The journal Proceedings of the National Academy of Sciences has recently witnessed the publication of a new study stating that a warmer global climate is bound to up both the frequency and the intensity of tropical storms.
Researchers are first and foremost concerned about tropical cyclones, seeing how the extreme weather manifestations they bring forth are known to cause serious damages and even human losses.
In order to link the formation of tropical cyclones to the emergence of a global warmer climate, the specialists who have investigated this issue have analyzed information dating from the year 1923 up until present days provided by the monitoring stations up and running along the Eastern Seaboard of the US.
Thus, they had access to information concerning both daily tide levels and average temperatures worldwide, and have found that warmer years were typically associated with extreme weather manifestations such as cyclones and storm surges.
quotes researcher Aslak Grinsted, who explained how, “We simply counted how many extreme cyclones with storm surges there were in warm years compared to cold years and we could see that there was a tendency for more cyclones in warmer years.”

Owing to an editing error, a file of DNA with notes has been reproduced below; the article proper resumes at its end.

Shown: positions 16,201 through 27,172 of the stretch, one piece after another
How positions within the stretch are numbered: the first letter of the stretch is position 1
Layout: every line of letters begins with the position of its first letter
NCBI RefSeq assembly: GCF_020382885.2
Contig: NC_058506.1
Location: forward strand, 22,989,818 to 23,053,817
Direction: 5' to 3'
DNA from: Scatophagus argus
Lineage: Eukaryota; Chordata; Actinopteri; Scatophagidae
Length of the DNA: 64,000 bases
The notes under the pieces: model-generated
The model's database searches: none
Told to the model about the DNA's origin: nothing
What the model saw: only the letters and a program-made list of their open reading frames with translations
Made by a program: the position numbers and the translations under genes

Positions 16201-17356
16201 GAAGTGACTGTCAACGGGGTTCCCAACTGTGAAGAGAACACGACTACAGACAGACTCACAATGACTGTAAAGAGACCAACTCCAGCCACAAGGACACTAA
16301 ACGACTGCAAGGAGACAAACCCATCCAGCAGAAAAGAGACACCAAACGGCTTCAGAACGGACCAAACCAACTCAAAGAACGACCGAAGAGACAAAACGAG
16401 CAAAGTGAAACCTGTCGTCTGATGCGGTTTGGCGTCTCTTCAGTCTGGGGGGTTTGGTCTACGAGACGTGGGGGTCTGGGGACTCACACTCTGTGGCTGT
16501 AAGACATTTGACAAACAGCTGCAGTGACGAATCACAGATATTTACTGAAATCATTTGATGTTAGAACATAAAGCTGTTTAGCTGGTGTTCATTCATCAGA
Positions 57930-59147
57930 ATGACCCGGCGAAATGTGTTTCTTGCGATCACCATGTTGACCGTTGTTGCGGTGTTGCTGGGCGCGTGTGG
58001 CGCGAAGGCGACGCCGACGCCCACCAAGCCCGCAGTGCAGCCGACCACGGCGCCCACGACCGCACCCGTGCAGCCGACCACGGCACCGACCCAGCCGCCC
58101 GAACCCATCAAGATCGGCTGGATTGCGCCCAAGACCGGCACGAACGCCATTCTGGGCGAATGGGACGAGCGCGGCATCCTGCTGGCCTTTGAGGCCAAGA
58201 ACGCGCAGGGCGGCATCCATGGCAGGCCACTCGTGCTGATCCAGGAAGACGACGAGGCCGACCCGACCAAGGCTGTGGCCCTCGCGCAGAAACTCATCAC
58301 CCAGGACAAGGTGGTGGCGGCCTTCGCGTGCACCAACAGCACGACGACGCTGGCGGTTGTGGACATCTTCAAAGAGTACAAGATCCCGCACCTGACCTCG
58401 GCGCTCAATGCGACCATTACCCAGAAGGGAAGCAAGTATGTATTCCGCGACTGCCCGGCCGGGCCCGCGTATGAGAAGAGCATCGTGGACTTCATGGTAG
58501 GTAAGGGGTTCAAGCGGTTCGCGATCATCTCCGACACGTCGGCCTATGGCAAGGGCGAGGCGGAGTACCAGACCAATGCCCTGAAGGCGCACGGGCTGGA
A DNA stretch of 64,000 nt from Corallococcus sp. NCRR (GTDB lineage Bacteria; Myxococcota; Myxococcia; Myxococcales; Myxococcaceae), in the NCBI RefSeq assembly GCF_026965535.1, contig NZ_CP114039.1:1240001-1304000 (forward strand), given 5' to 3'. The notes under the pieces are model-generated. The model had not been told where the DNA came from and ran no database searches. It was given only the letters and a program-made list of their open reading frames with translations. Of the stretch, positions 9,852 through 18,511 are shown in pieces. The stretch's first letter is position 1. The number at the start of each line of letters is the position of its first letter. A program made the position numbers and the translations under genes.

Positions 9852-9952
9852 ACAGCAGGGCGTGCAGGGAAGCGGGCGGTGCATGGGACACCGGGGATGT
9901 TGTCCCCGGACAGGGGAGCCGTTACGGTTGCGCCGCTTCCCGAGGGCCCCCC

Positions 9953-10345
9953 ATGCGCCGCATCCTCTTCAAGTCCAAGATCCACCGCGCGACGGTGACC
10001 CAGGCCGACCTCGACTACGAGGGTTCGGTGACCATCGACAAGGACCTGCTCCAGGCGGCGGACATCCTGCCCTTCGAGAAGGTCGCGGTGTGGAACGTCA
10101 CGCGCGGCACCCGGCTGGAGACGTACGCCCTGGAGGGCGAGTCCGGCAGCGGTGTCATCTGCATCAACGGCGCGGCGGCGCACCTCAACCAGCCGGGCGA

He further elaborated on this issue as follows: “We have calculated that extreme hurricane surges like Katrina are twice as likely in warm years than in cold years. So when the global climate becomes 3 degrees warmer in the future, as predictions show, what happens then?”
Up until now, there were some who argued that the frequency of extreme weather manifestations had pretty much remained the same over the years, and that the only thing that had changed was the media attention these natural phenomena received.
In other words, the problem is not that storm surges occur more often; the problem is that people speak about them more than they did in the past.
However, the findings of this new study are bound to alter the aforementioned opinion to a certain extent.